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So hunky dory I install the crank and begin training with it. To my displeasure bam! After another two weeks of usage the powermeter stops working again! Sent it back to Germany but it never arrives... Norwegian post seems to have lost track of it, german DHL have no clue either where the dam thing is.
Now who's responsible here? The parcel was registered and I stated its true value but I did not insure the parcel. Im guessing I will have to take the full blunt of the messup. Norwegian post will give me a small compensation but not anything near the true value of the powermeter.
Wish Quarq would step forwards and take some responsibility but I cant see them doing anything...
Im guessing one of those middle man orangutans saw the value of the "shoe box" and stole it...
Lawyer? Will have to pass. Im guessing I could get about 10 new SRM's for the price of a norwegian lawyer
Send Quarq a link to this thread.
stella-azzurra wrote:Send Quarq a link to this thread.
Why? This is not at all Quarq's problem, this is a postage company problem.
I am not aware of Germany's laws, but you may want to do some research to see if DHL can be held accountable, and for how much.
Had the device been repaired once like it should be in most cases the OP would not have lost it in the mail.
I have no idea what shipping costs and usually when you ship an expensive item you can buy insurance so that if it does get lost you are fully covered. I don't know if Norwegian post offers this.
Either way do we really need to send a device that we paid 1000$ + shipping costs to a vendor and have it repaired not once but twice. Was there a third time? we will never know.
As I understand the guy who stole it got a dead unit. I'd try to find out if it is taken in for service sometime soon.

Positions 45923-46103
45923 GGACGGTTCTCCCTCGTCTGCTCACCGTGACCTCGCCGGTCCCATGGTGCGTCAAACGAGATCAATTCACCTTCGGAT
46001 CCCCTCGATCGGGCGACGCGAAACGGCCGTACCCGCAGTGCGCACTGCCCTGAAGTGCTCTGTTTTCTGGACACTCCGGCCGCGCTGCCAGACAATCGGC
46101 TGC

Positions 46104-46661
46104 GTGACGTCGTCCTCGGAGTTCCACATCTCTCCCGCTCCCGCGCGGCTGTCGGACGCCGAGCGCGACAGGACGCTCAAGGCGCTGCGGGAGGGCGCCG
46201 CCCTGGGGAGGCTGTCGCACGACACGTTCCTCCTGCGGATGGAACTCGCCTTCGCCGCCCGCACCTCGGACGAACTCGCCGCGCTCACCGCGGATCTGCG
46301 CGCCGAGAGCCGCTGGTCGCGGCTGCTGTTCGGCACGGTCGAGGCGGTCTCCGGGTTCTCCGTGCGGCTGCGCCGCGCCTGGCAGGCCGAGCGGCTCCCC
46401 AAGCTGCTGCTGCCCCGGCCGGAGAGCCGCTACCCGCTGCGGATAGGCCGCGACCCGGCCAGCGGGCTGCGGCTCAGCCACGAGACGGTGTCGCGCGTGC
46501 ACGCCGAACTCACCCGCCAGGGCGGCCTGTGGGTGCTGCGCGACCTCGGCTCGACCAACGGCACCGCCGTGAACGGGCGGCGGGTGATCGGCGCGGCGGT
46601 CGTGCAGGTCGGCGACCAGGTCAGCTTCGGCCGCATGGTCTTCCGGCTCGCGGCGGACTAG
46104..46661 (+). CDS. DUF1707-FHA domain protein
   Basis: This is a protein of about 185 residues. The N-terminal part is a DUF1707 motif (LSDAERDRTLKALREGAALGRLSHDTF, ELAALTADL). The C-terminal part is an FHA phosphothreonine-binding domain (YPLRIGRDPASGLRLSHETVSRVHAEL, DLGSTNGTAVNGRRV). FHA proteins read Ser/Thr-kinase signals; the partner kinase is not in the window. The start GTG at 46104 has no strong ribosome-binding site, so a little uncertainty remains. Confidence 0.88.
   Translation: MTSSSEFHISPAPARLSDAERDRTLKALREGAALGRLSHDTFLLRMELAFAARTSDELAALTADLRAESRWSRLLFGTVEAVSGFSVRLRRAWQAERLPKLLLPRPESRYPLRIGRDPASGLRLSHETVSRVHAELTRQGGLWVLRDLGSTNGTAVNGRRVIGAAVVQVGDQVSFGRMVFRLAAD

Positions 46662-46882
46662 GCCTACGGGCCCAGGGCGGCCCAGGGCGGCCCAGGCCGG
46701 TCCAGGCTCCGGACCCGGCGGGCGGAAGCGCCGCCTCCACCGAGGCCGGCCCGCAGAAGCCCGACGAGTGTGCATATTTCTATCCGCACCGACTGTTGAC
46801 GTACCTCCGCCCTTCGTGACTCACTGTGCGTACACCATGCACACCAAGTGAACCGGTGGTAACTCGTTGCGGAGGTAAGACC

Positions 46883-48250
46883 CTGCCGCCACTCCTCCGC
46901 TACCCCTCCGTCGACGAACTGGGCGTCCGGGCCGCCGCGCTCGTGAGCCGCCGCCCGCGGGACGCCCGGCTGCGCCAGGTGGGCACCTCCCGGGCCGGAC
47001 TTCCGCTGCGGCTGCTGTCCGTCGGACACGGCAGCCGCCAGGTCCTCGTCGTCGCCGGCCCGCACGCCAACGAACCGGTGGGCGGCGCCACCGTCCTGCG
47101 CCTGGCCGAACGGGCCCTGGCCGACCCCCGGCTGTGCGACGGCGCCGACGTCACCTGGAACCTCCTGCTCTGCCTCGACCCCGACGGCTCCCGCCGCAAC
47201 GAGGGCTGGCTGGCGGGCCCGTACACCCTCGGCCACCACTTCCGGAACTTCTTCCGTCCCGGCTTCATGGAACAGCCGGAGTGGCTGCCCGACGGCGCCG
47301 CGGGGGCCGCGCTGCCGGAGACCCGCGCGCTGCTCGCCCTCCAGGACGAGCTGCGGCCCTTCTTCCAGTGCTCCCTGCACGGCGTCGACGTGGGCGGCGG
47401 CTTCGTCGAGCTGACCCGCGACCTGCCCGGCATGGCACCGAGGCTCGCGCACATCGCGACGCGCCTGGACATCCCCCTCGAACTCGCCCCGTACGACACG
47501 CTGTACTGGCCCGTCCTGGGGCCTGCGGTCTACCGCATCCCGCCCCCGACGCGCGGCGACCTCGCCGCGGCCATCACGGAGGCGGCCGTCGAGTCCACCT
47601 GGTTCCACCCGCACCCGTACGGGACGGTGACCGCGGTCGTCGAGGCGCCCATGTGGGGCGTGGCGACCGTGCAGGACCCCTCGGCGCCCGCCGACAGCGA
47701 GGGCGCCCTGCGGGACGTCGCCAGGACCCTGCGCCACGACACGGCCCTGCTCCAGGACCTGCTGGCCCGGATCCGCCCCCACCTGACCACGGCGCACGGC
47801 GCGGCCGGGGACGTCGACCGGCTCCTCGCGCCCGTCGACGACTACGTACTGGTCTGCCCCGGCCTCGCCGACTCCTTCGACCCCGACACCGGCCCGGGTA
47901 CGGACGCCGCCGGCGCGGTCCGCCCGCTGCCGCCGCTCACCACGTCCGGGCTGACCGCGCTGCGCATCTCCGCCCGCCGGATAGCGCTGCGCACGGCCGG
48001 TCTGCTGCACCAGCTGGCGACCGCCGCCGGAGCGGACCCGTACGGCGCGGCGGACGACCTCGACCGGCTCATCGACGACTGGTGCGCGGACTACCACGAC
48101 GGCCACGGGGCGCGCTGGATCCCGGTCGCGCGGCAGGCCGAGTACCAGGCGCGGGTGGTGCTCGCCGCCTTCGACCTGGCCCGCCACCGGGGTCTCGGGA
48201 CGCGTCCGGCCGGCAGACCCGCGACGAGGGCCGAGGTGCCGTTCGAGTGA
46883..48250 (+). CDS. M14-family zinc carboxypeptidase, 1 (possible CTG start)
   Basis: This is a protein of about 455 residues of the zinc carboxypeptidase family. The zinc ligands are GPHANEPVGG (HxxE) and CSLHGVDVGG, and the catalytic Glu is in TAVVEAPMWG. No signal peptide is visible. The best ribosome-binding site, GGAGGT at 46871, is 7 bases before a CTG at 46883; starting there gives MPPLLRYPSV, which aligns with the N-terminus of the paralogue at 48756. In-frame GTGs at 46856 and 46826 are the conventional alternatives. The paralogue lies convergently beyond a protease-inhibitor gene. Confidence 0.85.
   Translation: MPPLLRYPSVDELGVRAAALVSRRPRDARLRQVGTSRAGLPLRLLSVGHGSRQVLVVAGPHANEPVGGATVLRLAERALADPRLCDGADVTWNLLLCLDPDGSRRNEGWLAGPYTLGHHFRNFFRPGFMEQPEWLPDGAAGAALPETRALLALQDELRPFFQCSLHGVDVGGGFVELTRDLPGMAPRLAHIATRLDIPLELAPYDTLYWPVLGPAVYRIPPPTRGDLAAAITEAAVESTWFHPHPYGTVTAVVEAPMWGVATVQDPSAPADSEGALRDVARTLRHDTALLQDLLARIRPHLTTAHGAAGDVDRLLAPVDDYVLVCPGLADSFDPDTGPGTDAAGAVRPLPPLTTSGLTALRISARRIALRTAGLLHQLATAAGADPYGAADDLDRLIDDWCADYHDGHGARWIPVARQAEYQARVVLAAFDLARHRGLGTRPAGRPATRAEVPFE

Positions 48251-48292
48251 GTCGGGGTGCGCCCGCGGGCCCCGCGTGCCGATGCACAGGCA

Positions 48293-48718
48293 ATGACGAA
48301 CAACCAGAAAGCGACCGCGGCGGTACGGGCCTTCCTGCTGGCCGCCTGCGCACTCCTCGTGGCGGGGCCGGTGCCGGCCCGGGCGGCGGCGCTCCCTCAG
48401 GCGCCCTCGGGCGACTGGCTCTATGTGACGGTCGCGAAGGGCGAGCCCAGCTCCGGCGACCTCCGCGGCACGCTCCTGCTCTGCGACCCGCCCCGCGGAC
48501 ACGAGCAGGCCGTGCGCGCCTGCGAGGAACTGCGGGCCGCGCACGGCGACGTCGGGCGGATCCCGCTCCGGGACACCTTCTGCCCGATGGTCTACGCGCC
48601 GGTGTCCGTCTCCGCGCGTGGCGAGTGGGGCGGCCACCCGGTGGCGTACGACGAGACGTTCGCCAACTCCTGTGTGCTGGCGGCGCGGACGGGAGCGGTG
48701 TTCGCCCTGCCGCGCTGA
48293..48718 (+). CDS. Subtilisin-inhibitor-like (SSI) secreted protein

Once a notebook was stolen from our company and it showed up in a repair shop for HD replacement. Police still messed up, so we didn't get it back and didn't catch the thief either.
When you buy the service at the counter you pay for a 'level of service' - the more you pay, the more / better / higher level of service you get.
If you want insurance / high financial cover if the item gets lost, you pay a higher initial price - that way the seller gets suitable recompense for the risk he carries in the event the item does actually get lost.
So by sending the item out without the suitable level of cover, you've skimped on the risk or levy the seller is charging you to carry the item, & thus when the worst happens, you only get the recompense up to the level of service you've paid for.
Basically, unless someone is feeling generous you are out of luck.
mr_tim wrote:The answer to whether you have a case with DHL is seemingly doom & gloom, for a legal view point.
Has this been tested in court?
It seems to me that the courier/postal service has breeched their duty of care.
It could also be argued that they have not met the terms of their contract, and could be sued accordingly.
Any torts or contracts lawyers out there?
I asked whether this has actually been tested in court.
As consumers we often take things lying down, simply because it's not worth our while to fight, or because we are unsure of our rights, or because we are intimidated by fineprint which actually has no basis in the law.
Perhaps in this case I am completely wrong, but I would like to hear from anyone is actually familiar with case law in this area.
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